Contented Carvalhal is looking for Owls to grow

Sheffield Wednesday's head coach Carlos Carvalhal (Picture: Steve Ellis).
Sheffield Wednesday's head coach Carlos Carvalhal (Picture: Steve Ellis).
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AS Sheffield Wednesday stand on the verge of a possible Premier League return, head coach Carlos Carvalhal has revealed his desire to stay at Hillsborough for a decade.

The Portuguese arrived in English football as a total unknown last summer when appointed as Stuart Gray’s successor.

Wednesday had a slow start under the much-travelled Carvalhal, but a nine-game unbeaten run in autumn turned the club’s season around and tomorrow a travelling army of 40,000 fans will descend on Wembley for the Championship play-off final against Hull City believing promotion is their destiny.

Carvalhal, together with ambitious chairman Dejphon Chansiri, has rightly been hailed for his role in what the head coach describes as “the waking of a giant”.

His reward came last month via a contract extension that, at the time, was presumed to be a one-year rolling affair.

Yesterday, however, the 50-year-old revealed the deal will keep him at Wednesday until at least 2019. That would represent considerably the longest time he has spent at one club in a coaching career that has taken in four countries, an indication of how settled Carvalhal feels in the Steel City.

“I am good with my life,” said the Owls’ boss when asked about being tied to the club for another three years.

“If this happens (staying) I am happy. Being happy is the people around you enjoying what you are doing. If they are happy, I can stay here 10 years. If they aren’t, it will be different for me.

“But I believe I can stay here a long, long time. The team grew very fast. The club were stuck for more than 15 years. We needed a lot of steps to jump to another level. This is a really big club, but there were a lot of things which needed to develop.”

Carvalhal’s plan to stick around at Hillsborough goes against a growing trend in football that has seen managerial reigns get shorter, as was revealed yesterday by the League Managers’ Association.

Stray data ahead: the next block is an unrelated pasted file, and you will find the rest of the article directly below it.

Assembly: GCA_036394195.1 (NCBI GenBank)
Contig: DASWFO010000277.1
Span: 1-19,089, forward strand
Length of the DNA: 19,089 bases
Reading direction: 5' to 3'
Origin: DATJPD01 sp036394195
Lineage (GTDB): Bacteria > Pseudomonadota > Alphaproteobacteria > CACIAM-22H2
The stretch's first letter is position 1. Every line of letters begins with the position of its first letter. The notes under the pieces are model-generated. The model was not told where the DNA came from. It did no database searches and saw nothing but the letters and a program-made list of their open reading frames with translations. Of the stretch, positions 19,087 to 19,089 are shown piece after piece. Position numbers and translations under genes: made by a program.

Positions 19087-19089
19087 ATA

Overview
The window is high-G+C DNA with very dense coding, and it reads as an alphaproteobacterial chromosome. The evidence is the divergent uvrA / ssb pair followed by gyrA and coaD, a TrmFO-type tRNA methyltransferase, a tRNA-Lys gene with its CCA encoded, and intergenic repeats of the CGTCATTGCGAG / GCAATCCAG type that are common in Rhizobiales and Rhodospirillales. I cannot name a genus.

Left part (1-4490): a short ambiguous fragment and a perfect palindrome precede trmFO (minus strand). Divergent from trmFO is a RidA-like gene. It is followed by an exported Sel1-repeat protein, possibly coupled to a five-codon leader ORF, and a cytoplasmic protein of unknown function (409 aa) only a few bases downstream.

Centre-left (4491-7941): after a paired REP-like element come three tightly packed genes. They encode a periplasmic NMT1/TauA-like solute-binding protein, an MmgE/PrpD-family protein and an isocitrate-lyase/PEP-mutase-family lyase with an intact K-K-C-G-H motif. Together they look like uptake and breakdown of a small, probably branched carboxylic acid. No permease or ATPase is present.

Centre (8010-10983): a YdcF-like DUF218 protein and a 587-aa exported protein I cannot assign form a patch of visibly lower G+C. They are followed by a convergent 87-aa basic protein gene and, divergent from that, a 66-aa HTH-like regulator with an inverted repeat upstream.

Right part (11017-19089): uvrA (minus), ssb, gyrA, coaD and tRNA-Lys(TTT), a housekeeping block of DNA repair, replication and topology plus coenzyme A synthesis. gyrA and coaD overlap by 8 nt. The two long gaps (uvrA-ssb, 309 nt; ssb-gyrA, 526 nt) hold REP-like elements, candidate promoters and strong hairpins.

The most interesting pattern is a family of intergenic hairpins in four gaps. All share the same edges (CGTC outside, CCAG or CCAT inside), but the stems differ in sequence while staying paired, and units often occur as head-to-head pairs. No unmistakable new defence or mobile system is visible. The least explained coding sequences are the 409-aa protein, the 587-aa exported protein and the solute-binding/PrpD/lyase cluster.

Seventy managerial changes were made across the 92 Premier League and Football League clubs in 2015-16, 56 of which were dismissals and the remainder resignations. “The worst ever,” is how LMA chief executive Richard Bevan described the statistics.

Wednesday’s head coach has spent most of his career in countries with a more pronounced sacking culture. Before arriving at Hillsborugh, he had been in charge of 14 clubs in as many years across leagues in Portugal, Greece and Turkey.

“I signed for another three years here,” said Carvalhal about his new deal. “I didn’t want to sign for that long, I wanted one year. But the chairman wanted three.

“I want to stay at clubs when people are happy with me – the fans, the chairman, the players – and when I am also happy. So, I don’t have any problems to move if the people aren’t happy.

“I work in countries in a different culture. I saw what the LMA said about there being 18 moves of manager in the Championship this season. They say the average time (for a managerial reign) in the Championship is one year and three months. That is nothing new to me. Probably in Turkey, it is six months you survive. Portugal is nine months, no more.

“It is modern football. We will see CVs of coaches with more clubs in the future, not like Alex Ferguson or Arsene Wenger. That won’t be the reality and it is inevitable, in my opinion. I stay at the clubs the time I am happy.

“We are doing very well in terms of the quality of the football. But the club must grow, we have a lot of things to do.”

Carvalhal’s impressive first year in English football has left Wednesday potentially just 90 minutes from ending a 16-year absence from the Premier League.

Promotion would bring weekly trips to Old Trafford, Anfield and all the other cathedrals of English football, while in financial terms being among the elite has never been more rewarding.

Whoever prevails at Wembley tomorrow can look forward to a windfall of £200m over the next three years thanks to the Premier League’s new £8bn TV deal kicking in next August.

To put that sum into perspective, Norwich City’s triumph in last year’s play-off final guaranteed the Norfolk club £130m even if – as happened – they were relegated after just 12 months.

For the Owls, this would represent unprecedented riches.

When last in the top flight, Wednesday’s total revenue was £18m – at least six times less than the South Yorkshire club can expect next season if promoted.

Carvalhal, however, insists money is not his motivation.

Instead, a sense of happiness is his goal and bringing Premier League football back to S6 will certainly help in that respect.

“I don’t have any problem in my life,” he added. “Don’t think I am arrogant, but I must be happy to work.

“When the people aren’t happy I don’t stay in this club or any. I don’t have any economical problems, so to me it’s okay.

“When I go out of the club, I think all the time if I finish they are losing a good coach. It is not arrogance, it is just what I feel.

“So, one day if Sheffield Wednesday fire me, they will lose a good coach. It is what I think in that moment.”

Back in the firing line: Page 26.